Cobb and Co., the pioneer posting establishment of Otago, had risked the ran as far as the Dunstan, but, despite their reputation for getting over rough roads, they had not yet mustered courage to risk the road from thence to the Arrow. The only way for getting at it was through the gorge, and getting through the gorge was a something to be remembered. It was an abrupt, narrow pass amongst the mountains, through which the Kawarau River had ploughed its way to the Molyneux. In that operation, however, the river would appear to have been actuated by purely selfish motives, and, having found an outlet for itself, it does not seem to have troubled its head about a road or passage for general traffic.
According to local computation the gorge is fifty miles in length, but if we estimate the rocky promontories and precipices, deep ravines cut out by mountain - torrents, and soft marshy lands caused by rivulets, we should say the distance was quite equal to a hundred miles of any well-regulated line of road.
It will thus be seen that, venturesome as they were, Cobb and Co. had still some caution, and in no instance was it shown to better advantage than in their refusal to take up the passenger trade to the Wakatipu.
When approached on the subject, Joe Langley, their road manager, would shake his head and croon the following adaptation of the well-known ditty,—
Up in a balloon, man,
Up in a balloon,
That's about the only thing
Fit for yonder town.
Joe's melodies, however, did not prevent the teamster putting in a spoke for the trade. On the up-journey they were indifferent enough to the passenger - traffic. It was only at exorbitant rates they would accept of a fare, and when the said fare happened to be fat, fair, and forty the charge was made at the rate of so much per pound. They were put upon the scales and weighed out like so many horse jockeys. On the score of return fares, however, they were less fastidious. Going home empty, they were rather glad of a passenger, being, as it were, a kind of windfall to the ordinary exchequer.page 26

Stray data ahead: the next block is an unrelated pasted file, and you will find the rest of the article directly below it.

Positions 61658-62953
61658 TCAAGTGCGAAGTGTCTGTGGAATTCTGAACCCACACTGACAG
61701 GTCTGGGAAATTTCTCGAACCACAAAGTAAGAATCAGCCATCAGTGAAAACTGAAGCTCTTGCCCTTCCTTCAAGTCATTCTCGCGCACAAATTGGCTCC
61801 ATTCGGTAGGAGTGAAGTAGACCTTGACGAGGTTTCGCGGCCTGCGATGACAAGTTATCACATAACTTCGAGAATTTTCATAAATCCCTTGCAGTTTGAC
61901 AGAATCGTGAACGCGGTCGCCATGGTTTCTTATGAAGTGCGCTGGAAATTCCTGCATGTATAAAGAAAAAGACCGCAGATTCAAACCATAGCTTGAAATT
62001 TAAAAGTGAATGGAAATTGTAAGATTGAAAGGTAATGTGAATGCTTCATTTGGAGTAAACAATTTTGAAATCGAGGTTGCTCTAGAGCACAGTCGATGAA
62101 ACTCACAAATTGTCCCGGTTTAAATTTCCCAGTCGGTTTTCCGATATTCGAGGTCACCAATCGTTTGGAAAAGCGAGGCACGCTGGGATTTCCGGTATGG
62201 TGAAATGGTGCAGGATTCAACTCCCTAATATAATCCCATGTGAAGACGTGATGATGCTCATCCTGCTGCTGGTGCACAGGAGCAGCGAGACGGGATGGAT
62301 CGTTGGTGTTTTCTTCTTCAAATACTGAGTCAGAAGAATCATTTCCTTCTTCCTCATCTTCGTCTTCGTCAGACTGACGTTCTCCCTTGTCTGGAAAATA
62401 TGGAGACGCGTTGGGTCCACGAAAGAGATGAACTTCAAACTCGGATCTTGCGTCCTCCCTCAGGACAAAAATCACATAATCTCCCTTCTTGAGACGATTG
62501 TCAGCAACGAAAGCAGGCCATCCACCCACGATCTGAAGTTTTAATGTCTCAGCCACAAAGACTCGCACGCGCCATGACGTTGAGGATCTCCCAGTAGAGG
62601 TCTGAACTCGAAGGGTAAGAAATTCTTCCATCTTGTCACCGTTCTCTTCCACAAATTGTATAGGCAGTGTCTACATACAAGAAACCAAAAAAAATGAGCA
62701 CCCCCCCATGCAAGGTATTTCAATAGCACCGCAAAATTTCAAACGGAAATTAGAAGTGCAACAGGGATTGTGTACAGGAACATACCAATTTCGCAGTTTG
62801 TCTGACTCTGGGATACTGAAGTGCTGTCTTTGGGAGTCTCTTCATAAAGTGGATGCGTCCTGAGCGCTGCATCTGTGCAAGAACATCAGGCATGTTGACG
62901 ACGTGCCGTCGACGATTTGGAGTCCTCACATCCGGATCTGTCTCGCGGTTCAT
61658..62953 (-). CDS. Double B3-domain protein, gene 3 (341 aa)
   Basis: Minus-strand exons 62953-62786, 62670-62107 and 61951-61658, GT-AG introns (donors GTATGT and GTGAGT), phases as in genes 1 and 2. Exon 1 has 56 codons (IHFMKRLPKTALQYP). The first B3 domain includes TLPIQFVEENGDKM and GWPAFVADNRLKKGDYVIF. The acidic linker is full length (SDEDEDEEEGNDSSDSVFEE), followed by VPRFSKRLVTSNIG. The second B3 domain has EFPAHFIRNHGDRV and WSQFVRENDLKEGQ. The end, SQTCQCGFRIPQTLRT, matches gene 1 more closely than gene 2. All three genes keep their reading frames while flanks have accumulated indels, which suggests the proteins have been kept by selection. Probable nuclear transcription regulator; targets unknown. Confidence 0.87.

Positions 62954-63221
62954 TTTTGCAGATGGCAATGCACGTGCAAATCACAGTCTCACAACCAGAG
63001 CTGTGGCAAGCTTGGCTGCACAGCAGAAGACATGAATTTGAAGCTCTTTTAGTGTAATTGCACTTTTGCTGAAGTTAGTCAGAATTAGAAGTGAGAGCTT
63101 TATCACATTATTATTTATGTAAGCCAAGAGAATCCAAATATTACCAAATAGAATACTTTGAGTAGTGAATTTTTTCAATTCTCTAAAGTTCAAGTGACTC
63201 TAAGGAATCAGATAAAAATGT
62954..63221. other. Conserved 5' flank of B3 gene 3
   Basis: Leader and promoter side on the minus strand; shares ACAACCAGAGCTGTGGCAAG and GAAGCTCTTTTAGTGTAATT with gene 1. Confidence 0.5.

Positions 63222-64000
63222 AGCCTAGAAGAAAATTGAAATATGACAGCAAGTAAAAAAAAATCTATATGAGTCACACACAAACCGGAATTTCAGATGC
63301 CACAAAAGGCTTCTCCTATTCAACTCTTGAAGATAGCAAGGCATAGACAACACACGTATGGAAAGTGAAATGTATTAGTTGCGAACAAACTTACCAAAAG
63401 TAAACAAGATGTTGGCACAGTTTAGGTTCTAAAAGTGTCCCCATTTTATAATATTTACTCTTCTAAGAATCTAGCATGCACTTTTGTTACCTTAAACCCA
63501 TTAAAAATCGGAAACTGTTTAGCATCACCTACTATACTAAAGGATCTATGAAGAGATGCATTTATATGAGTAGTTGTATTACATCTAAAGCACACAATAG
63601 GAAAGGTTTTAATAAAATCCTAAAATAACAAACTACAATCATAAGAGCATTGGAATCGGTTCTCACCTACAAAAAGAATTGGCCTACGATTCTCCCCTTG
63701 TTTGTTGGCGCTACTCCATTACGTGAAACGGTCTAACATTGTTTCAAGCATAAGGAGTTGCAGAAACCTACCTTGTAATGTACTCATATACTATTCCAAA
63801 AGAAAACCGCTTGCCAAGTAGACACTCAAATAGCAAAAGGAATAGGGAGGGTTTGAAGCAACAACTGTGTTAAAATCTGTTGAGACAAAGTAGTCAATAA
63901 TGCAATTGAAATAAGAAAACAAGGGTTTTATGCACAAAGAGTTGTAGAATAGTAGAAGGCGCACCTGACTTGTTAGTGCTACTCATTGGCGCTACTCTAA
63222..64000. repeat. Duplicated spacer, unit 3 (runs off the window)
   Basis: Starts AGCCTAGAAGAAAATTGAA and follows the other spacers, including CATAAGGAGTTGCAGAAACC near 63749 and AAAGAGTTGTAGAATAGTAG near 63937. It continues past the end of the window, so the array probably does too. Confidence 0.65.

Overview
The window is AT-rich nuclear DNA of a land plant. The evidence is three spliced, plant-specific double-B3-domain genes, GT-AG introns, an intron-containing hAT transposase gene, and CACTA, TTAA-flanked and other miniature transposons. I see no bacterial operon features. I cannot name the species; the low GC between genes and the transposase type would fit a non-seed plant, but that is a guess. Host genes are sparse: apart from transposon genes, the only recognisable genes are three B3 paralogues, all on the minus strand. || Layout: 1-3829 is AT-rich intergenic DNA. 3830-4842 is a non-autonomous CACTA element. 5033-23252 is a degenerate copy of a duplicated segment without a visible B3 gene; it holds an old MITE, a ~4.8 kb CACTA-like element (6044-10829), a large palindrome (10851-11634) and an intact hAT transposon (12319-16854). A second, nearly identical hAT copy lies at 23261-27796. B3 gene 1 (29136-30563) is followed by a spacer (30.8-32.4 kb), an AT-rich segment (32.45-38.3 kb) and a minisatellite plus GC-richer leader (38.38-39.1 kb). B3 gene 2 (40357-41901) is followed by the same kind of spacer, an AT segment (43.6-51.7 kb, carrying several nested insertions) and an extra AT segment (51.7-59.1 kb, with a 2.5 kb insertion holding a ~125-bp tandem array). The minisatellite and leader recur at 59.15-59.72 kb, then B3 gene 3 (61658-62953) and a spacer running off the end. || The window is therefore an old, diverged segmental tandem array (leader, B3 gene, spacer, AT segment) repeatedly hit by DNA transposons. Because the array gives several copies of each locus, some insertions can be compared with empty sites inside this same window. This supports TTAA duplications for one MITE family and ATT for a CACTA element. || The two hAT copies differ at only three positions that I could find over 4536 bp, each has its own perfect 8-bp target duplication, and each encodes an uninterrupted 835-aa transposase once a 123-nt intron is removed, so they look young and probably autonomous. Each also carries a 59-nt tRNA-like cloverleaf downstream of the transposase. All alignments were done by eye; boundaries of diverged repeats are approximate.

It was with one of these return teams the lawyer negotiated a passage to the Dunstan.
Over such roads the jolting was no doubt bad; but the dray being light, and the team good, many of the difficulties and delays attendant upon the up-journey were absent. The driver of the team was a host in himself, who answered to the name of Yankee Bob. The lawyer soon discovered that Bob was a perfect Prince Imperial in lying — an absolute monarch in falsehood. Still, he was an amusing cuss. Every event and turn in the road afforded him food for fresh anecdote, whether real or imaginary does not matter. Crossing the river-punt reminded Bob of an occasion in the States, on the Nevada side, when he and his eight-horse team got into a river of marvellous rapidity. His presence of mind being quite equal to the emergency, he clung manfully to his seat, and held on like tarnation to the reins. With consummate skill he piloted the team a distance of ten miles down stream, landing them, without a scratch, on a sandbank! Passing the Devil's Cauldron, a strong eddy in the river, which at this spot has a fall of about 1 in 15, recalled Bob's memory to an accident which, we may say, is founded upon fact. "A poor devil," with his swag on his back, so Bob described him, was carried down the eddy. There he was, caught in suspense; and for weeks the ghastly spectacle was seen bobbing up and down in the angry current. The body disappeared piecemeal. First the swag went, then the limbs; but it was not until the whole had been torn asunder that the trunk disappeared.
Towards evening they got to the mouth of a deep ravine, named the Roaring Meg, not by any means misnamed, considering the rush and tumble with which its waters come down.
Getting out their sticks, for they had to carry their fuel with them, Dunstan being completely barren of timber, the evening meal was soon in preparation. The fuel question reminded Bob of the time when he first visited the Dunstan. Not having provided himself with a supply of sticks from the timber country, nothing was left but to set the dry fern ablaze, and, running along the line of fire with his billy in his hand, boiled the tea water in that way. "It took me," said Bob, "a dance of many miles. Still, I managed to get the water to bubble up at last."